Showing posts from April, 2019

History in the Kitchen - WWII: Day 6

For Day 6 of the wartime cooking co-op class we learned about Dairy & Fats. We talked about how including dairy in the wartime diet was advocated a lot for the nutrition. If a family member didn't like drinking it, there were many other ways of getting their milk in like puddings and ice creams, and even including the recipe we tried! We also talked about the huge wartime contribution housewives had in saving their waste fats and selling to their local butcher. He in turn sold it to the munitions factories where the glycerin was extracted from the fat for explosives among many other useful wartime purposes.  Because butter was one of the fats rationed, margarine was a popular substitute, so I chose a recipe that used both milk and margarine - Lemon Shortcakes! These were absolutely delicious, and both of my classes enjoyed them immensely. I mean, just look at them. How could you not love eating that?? The lemon adds a delightful note to the shortcakes, and I even

History in the Kitchen: WWII - Day 4

For Day 4 of the homeschool co-op class I'm teaching, we learned about the importance of meat in wartime and why it was so scarce. We made the delicious Hot Ham Rolls, a variation of the Beef Biscuit Rolls I made before. It came from a sweet, tiny cookbook called 120 Wartime Meat Recipes . I really loved it, and so did most everyone in my class! It weirded a few of them out that it looked  so  much like cinnamon rolls when they came out of the oven and we smothered it in a white sauce. And it really does! At home, I made it again for supper and made a cheese sauce by adding shredded cheddar cheese to the white sauce. It was a delicious variation! Biscuit dough rolled flat, ground ham mixture spread all over and then it's all rolled up. I like to slice rolls like this with dental floss! It's nice and strong and never breaks. Ready in the pan. They're so pink and pretty! Out of the oven and garnished with parsley. This is a photo of the one I mad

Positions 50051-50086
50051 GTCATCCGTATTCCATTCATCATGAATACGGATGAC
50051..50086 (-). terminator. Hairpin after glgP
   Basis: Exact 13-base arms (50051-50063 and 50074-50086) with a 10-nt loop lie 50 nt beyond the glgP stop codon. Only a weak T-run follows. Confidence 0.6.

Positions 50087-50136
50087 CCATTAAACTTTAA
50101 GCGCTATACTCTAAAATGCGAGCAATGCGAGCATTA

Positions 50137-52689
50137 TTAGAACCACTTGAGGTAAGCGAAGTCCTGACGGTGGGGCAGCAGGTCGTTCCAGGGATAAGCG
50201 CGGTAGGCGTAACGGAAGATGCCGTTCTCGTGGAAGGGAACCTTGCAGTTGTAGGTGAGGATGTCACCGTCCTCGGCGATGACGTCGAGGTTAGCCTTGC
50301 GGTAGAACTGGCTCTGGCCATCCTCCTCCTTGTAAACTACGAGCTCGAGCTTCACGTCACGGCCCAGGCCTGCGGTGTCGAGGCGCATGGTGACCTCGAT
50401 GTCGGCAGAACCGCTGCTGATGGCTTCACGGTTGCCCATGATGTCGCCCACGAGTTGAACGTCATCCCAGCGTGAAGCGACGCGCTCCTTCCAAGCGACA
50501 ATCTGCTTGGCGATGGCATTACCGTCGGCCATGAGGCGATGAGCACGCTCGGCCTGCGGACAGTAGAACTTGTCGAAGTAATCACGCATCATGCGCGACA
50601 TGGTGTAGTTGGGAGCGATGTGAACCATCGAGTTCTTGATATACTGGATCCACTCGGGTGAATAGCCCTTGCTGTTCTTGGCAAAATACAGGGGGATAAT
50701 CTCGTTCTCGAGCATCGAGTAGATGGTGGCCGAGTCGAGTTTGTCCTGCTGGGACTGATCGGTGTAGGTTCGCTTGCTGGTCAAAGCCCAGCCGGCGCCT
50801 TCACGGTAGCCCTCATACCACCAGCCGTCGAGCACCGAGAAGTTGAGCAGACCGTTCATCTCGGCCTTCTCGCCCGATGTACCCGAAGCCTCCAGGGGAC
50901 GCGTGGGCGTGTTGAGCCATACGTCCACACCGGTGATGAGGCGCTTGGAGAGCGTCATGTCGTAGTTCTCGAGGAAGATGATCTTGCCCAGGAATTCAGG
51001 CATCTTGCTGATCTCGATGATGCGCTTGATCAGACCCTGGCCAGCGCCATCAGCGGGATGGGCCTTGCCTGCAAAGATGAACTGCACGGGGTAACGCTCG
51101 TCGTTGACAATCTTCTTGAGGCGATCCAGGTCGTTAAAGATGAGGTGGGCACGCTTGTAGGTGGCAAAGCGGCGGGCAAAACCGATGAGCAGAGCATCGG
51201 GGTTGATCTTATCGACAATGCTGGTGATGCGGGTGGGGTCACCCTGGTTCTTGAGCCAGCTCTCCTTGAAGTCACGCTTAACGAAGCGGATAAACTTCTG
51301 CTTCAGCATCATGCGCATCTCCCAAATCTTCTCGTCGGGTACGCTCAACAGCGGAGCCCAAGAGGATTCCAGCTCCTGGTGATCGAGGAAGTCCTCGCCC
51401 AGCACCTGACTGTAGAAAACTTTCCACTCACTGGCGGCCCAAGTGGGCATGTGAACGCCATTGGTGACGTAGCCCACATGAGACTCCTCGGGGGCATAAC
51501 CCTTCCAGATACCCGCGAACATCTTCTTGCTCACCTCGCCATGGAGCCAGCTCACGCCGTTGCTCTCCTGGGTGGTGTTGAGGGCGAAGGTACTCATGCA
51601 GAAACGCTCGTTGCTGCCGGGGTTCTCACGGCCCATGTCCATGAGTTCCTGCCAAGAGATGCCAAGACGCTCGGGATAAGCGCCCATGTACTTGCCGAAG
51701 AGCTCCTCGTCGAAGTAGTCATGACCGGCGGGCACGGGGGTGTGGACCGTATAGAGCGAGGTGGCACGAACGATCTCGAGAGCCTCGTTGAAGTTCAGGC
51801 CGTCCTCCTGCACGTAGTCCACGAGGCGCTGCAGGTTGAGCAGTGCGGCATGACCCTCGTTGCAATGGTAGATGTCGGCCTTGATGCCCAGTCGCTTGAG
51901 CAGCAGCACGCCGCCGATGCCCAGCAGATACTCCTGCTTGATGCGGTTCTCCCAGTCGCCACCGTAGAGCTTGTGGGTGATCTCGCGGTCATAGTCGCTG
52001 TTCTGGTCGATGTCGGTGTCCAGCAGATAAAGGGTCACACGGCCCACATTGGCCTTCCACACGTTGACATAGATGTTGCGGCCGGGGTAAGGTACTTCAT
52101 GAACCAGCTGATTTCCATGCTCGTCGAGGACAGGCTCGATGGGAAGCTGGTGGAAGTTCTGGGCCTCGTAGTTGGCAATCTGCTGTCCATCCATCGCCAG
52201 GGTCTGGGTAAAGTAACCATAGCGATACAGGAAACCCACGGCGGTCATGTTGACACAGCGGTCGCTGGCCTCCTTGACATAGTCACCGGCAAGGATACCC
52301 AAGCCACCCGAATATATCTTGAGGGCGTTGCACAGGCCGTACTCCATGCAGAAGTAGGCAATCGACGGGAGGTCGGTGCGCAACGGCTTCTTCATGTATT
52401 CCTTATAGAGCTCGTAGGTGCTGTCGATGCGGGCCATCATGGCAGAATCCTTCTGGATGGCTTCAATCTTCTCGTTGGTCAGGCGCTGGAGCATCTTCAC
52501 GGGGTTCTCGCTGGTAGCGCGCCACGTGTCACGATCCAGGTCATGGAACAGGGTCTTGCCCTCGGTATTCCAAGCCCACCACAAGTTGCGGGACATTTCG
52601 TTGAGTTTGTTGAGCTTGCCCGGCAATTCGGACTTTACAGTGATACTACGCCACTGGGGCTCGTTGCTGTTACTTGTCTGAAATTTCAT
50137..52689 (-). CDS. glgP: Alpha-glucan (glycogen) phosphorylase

History in the Kitchen: WWII - Day 5

I'm a bit behind on these posts about my wartime cooking class for homeschool co-op, but I'm getting tons written on the first draft for my second WWII book, so that's exciting! It's looking very promising for winning  Camp NaNoWriMo !  Ok, so for the 5th class we made two things - a main dish called Wiener Scallop and the infamous drink, Mint Tinkle, which I've posted about before on my blog.  The Wiener Scallop recipe comes from an awesome wartime cookbook geared towards teenagers called  Look Who's Cookin' .  The Wiener Scallop consisted of scalloped potatoes and hot dogs with a milk sauce sprinkled with cheese. It was fairly good! The students liked it, which is always a good sign, and it was very easy to make. And finally,  Mint Tinkle ! The first class got the full force of peppermint in their drinks and it was a bit much for all of us. It wasn't until lunch time that my son reminded me that we cut the mint in half. I f


You might have noticed a little change... I've been wanting to spiff up my blog for awhile and finally got around to it. The layout hasn't changed at all, so you can find everything right where it was before. Just the look has been updated with a lovely pic of my vintage jar shelf in my kitchen. I just love the cheery colors and cool textures of vintage glass, don't you?

The Diary of Mrs. X: Installment 3

It's time for the next installment from Mrs. X's diary. I love all the little household things she mentions. Some worries and headaches never really change! Sunday, January 28, 1945 C. worked in yard all day. I worked in house till 2 & then in veg. gardens till late. Saved more spinach, lettuce Monday, January 29, 1945 Family wash. Drain clogged up just as I finished. Wednesday, January 31, 1945 Drizzled all day. Spoiled dry January record. Painted hand lotion bottle for Mary. Took things to Nichols’. Paid auto club for licenses. G. S. meeting – Valentine’s. Thursday, February 1, 1945 Cut spinach. [? Looks like Spanish, but that doesn’t make sense…] Worked on G. S. finance records. To Cheryl’s Brownie meeting. Worked late on G. S. reports. C. late – 1 a.m. These are a lot of little entries but they say quite a bit! Working in their vegetable garden, troubles with the plumbing - again, paying for auto club licenses, and G.S. (meaning Girl Scouts) mee